Pasting an Excel sheet into Word not just Microsoft Dynamics GP data

Today’s posting is specific to Microsoft Office only, particularly Excel and Word.

When meeting with a customer yesterday, he mentioned having problems copying Excel spreadsheets into Word. When she chose to copy, the formatting was lost. She liked using the “Track Changes” feature for reviewing documents and information in Microsoft Word.

Today’s posting is specific to Microsoft Office only, particularly Excel and Word. When meeting with a customer yesterday, he mentioned having problems copying Excel spreadsheets into Word. When she chose to copy, the formatting was lost. She liked using the “Track Changes” feature for reviewing documents and information in Microsoft Word.

Originally Posted 8/23/2012

Today’s posting is specific to Microsoft Office only, particularly Excel and Word.

When meeting with a customer yesterday, he mentioned having problems copying Excel spreadsheets into Word. When she chose to copy, the formatting was lost. She liked using the “Track Changes” feature for reviewing documents and information in Microsoft Word.

After taking this problem to my desk, I realized I had a similar issue: the paste option buttons did not appear on my screen.

To turn this feature on, click on File from your menu bar, then Options, then Advanced. Make sure the box for “Show Paste Options button when content is pasted” is marked. This feature allows you to retain formatting from the source file or the destination file, or to merge the formatting.

A couple of items to note:

  1. The buttons will vary depending on the program from which you are copying and pasting.
  2. Hover over each button to get a preview of how the paste will appear without committing to the paste itself.
  3. You may experience a problem and not see the additional buttons at all, seeing only the paste Text button. (See below for my fix.)

Pasting default options:

Keep Source Formatting (Default): This option retains formatting that was applied to the copied text. Any style definition that is associated with the copied text is copied to the destination document.

Merge Formatting: This option discards most formatting that was applied directly to the copied text, but it retains formatting that is considered emphasis (such as bold and italic) when it is applied to only a portion of the selection. The text takes on the style characteristics of the paragraph where it is pasted. The text also takes on any direct formatting or character style properties of text that immediately precedes the cursor when the text is pasted.

Keep Text Only: This option discards all formatting and non-text elements such as pictures or tables. The text takes on the style characteristics of the paragraph where it is pasted and takes on any direct formatting or character style properties of text that immediately precedes the cursor when the text is pasted. Graphical elements are discarded, and tables are converted to a series of paragraphs.

Seeing no buttons?

I had this problem with my Microsoft Word 2010 paste option. It is believed to be a conflict between some features of Skype and/or features of Chrome. I corrected the problem with the following steps:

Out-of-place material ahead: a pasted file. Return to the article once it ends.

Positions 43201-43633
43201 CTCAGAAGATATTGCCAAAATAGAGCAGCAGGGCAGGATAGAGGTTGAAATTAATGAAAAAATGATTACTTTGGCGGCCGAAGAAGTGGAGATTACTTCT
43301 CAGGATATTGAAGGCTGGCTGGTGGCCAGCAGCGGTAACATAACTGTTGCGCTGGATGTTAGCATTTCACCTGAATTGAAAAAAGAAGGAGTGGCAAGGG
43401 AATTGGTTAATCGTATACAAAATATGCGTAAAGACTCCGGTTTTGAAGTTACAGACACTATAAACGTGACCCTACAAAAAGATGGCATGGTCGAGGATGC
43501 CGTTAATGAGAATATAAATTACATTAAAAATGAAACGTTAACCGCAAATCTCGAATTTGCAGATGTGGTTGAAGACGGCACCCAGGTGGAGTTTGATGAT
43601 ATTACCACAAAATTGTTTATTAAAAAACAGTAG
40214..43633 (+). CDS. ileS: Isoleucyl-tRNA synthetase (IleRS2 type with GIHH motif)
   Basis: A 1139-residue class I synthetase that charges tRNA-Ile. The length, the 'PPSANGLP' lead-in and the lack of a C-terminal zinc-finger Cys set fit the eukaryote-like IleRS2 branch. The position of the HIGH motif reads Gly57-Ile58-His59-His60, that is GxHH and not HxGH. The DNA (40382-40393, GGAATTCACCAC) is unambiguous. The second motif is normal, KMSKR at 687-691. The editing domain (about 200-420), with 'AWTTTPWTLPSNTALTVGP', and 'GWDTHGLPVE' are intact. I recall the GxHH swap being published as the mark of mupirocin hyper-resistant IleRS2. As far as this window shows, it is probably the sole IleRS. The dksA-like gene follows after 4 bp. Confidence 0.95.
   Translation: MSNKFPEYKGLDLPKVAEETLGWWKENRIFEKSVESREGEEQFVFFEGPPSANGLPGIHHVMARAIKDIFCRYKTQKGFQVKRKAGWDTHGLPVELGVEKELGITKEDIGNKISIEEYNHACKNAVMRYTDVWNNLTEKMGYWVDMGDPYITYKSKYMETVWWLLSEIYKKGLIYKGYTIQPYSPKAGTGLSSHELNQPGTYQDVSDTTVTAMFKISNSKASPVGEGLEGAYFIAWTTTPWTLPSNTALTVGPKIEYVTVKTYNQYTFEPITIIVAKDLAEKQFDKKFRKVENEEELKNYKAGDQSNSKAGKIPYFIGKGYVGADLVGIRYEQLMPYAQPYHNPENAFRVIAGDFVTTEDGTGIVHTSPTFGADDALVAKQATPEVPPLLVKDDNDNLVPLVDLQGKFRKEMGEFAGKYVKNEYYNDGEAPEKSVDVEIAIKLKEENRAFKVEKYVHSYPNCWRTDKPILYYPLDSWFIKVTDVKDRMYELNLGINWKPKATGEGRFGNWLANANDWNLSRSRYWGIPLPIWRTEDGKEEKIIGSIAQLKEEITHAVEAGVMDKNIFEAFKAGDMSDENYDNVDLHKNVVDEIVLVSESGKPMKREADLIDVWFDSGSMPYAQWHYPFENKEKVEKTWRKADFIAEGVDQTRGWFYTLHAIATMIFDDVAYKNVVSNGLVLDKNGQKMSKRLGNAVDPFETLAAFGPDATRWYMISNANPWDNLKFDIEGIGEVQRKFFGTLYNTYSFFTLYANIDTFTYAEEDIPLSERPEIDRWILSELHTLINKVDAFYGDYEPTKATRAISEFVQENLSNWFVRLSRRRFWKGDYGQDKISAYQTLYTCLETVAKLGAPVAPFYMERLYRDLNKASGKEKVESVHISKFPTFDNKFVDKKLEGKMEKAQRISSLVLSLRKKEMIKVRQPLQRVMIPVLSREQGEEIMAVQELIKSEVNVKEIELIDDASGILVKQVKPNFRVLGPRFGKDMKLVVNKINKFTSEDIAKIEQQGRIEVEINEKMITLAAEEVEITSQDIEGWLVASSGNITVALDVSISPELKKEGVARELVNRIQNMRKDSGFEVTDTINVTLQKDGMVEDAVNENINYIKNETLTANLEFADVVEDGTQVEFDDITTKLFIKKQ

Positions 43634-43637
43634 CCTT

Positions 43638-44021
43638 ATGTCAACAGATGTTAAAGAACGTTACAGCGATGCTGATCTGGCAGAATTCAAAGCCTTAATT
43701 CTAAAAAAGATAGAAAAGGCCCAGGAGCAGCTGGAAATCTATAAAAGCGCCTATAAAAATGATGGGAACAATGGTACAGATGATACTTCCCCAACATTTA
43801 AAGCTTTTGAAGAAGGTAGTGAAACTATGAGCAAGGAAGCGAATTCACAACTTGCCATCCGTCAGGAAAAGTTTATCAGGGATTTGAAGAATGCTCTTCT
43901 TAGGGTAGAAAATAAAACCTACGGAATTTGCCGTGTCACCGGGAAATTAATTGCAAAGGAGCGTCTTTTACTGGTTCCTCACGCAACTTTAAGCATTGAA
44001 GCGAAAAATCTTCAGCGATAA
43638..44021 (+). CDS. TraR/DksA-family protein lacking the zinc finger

• I added a custom group for pasting to my Home tool bar in Word.
  • In this new custom group, I added all potential pasting options.
  • Once I confirmed the Clipboard group now included all pasting options, I removed the new custom group I created.

For those of you using Office 2010:

There is a feature to “Paste Special” when inserting your Excel spreadsheet as an object using OLE (Object Linking and Embedding).

What does OLE mean really? In this example, it’s a way of linking your spreadsheet to your word file. You should be very careful with this option as there is a link between the two files. Later changes to the Excel file will alter the Word document as well.

In my customer’s case, the answer would be using a paste option, not the OLE option, so the revisions could be documented.

Because these programs create many questions, I plan to write more blog posts related to Word and Excel in the future, specifically connected to data in GP.  Let me know if there is anything particular you wood like to see in regards to the integration of data between Microsoft Office and Microsoft Dynamics GP.

Author: Belinda Allen

Belinda Allen (Microsoft MVP) is both a Microsoft Certified Professional for Dynamics GP (MCP) and a Microsoft Certified Trainer (MCT). She is also the co-founder of Smith & Allen Consulting, Inc. (www.saci.com), a business management software consulting firm for over 24 years. Belinda began implementing ERP systems so long ago that Windows was not an operating system, but an application. Larger businesses used old Main Frames with monitors that were Green and Black and smaller business did accounting by hand. Having seen the evolution that has taken place over the years from pieces of paper to analytics, Belinda still gets excited every time she helps a business improve. Belinda is also well known for her Blog www.BelindaTheGPcsi.com. Her blog is about sharing really useful information about the product quickly and succinctly. She has earned the nickname GP CSI because she excels at reviewing GP problems and figuring what went wrong and why. With followers all over the Globe she is able to share knowledge and achieve her mission: “To Improve the Lives and Business Success of my Followers.” In her time off, Belinda enjoys sailing, woodturning, crochet/knitting, sewing/quilting, reading and playing the ukulele (Belinda often participates in Ukulele Jams in NYC.)

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